They worked together from 1972 to 1978, then picked it back up again from 1991 to 2011. In the early years, they also called Boston College games on Saturdays, which meant weekend doubleheaders and high-stress, "helter-skelter" travel. Cappelletti said there were times they'd be at a place like Texas Christian on a Saturday night before hustling to a Patriots game at Miami the next day.

"Thank God for youth," he recalled of those days sprinting through airports.

They became quick friends, realizing they had plenty in common as first-generation Americans, sons of immigrant parents. Cappelletti (Italian) and Santos (Portuguese) found that many of the traditions and customs they'd talk about from their families were similar. That further helped establish a camaraderie that extended into the broadcast booth, where neither felt the need to top the other.

"Gil, as far as I'm concerned, is the consummate play-by-play man on the radio -- great inflection, rapid-fire, great recall," Cappelletti said.

The gentlemanly Cappelletti was the perfect complement, striking the balance of not talking too much, but just enough, and with sharp insight.

"There was an excitement about attempting to paint a picture with words," he said. "I always thought that was what I wanted when listening on the radio to a game. I'm hearing words, but if you were able to paint a picture with those words, it created an image for the listener and that's what they want. We were able to do that and not with a whole lot of nonsense."

Their favorite calls?

"The snow game against the Raiders [in the AFC divisional playoff in 2002], and Adam Vinatieri; I've always been aligned with the placekicking part," Cappelletti said. "He showed me a lot, and I couldn't feel better about someone coming through in an almost impossible situation. That kick gave them the ability to tie the game. There was so much excitement in the stadium, like a winter wonderland. Winning that game, I think it ignited the franchise."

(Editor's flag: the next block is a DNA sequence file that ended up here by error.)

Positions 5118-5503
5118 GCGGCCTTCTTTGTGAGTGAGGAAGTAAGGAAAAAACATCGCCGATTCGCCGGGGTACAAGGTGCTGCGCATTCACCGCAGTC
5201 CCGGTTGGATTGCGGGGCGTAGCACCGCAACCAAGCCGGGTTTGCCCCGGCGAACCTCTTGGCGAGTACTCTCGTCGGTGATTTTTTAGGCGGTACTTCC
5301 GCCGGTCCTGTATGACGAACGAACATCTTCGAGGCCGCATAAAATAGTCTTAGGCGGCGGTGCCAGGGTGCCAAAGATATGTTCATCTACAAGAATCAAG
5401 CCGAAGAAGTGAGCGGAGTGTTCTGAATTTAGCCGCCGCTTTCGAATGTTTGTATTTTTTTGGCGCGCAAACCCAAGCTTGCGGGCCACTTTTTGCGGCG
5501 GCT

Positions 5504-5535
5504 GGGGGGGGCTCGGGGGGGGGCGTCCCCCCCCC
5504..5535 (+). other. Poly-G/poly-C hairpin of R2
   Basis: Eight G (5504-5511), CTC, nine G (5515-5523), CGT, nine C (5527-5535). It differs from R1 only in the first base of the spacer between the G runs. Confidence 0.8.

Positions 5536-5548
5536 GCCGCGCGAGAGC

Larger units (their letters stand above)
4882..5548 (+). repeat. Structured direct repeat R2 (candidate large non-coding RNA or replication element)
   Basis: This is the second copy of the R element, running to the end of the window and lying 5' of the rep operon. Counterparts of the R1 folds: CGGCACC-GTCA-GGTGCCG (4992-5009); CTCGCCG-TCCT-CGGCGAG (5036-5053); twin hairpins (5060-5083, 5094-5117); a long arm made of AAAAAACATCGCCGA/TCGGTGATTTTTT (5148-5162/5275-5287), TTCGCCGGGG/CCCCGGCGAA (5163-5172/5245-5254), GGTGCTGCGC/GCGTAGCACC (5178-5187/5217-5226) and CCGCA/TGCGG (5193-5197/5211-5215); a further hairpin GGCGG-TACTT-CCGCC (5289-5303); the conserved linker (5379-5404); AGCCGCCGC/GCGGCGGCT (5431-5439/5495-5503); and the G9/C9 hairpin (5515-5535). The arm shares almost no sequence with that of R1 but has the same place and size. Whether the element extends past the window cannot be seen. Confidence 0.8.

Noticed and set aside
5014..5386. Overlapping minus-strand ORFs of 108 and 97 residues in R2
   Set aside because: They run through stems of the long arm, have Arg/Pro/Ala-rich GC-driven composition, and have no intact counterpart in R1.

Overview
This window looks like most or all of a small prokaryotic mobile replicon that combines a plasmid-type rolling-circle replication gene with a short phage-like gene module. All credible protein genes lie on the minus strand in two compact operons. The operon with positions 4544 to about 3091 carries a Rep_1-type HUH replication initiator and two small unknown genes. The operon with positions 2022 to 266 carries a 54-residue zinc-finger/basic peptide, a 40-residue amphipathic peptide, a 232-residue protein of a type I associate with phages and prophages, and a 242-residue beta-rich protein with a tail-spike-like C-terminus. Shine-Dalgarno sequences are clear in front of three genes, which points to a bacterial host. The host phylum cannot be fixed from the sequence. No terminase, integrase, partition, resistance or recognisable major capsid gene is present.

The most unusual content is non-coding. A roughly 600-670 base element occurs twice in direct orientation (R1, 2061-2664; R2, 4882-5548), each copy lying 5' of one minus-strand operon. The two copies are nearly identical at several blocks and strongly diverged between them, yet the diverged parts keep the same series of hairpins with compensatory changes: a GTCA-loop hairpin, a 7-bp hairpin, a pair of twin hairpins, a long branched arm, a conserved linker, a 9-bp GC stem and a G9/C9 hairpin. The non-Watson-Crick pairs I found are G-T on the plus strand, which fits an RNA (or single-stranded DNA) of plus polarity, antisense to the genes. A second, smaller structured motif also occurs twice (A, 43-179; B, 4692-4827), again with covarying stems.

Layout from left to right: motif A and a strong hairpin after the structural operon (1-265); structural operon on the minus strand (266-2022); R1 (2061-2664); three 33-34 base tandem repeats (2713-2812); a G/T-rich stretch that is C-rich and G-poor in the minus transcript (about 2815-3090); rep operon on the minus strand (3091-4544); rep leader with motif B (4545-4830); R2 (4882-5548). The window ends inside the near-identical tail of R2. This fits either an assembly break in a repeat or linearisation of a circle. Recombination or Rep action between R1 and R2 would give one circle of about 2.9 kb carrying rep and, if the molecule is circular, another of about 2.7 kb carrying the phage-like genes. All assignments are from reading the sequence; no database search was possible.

"The 2001 Super Bowl, the win over the Rams, is at the top of the list," Santos said without hesitation. "I remember how we were at halftime, wondering, 'Are we really going to win this thing?' Then the way we won, it was a storybook finish. That will always be at the top of the list, no matter what happens."

Santos then paused, and considered one possibility that could top that dramatic upset -- if the 2012 Patriots go 19-0 and win another Super Bowl.

Cappelletti looked back Friday with fondness, his retirement prompting owner Robert Kraft and head coach Bill Belichick to issue statements on what he has meant to the franchise.

"It really is humbling," Cappelletti said. "It's been a very exciting adventure and journey that we had, and it's allowed me to maintain an identity with the Patriots. That was something that turned out to be important to me."

He isn't alone. A good portion of New England sports fans feel the same way.

Remember some of the great moments in Patriots history, and more often than not, it was the voices of Gil and Gino that captured them.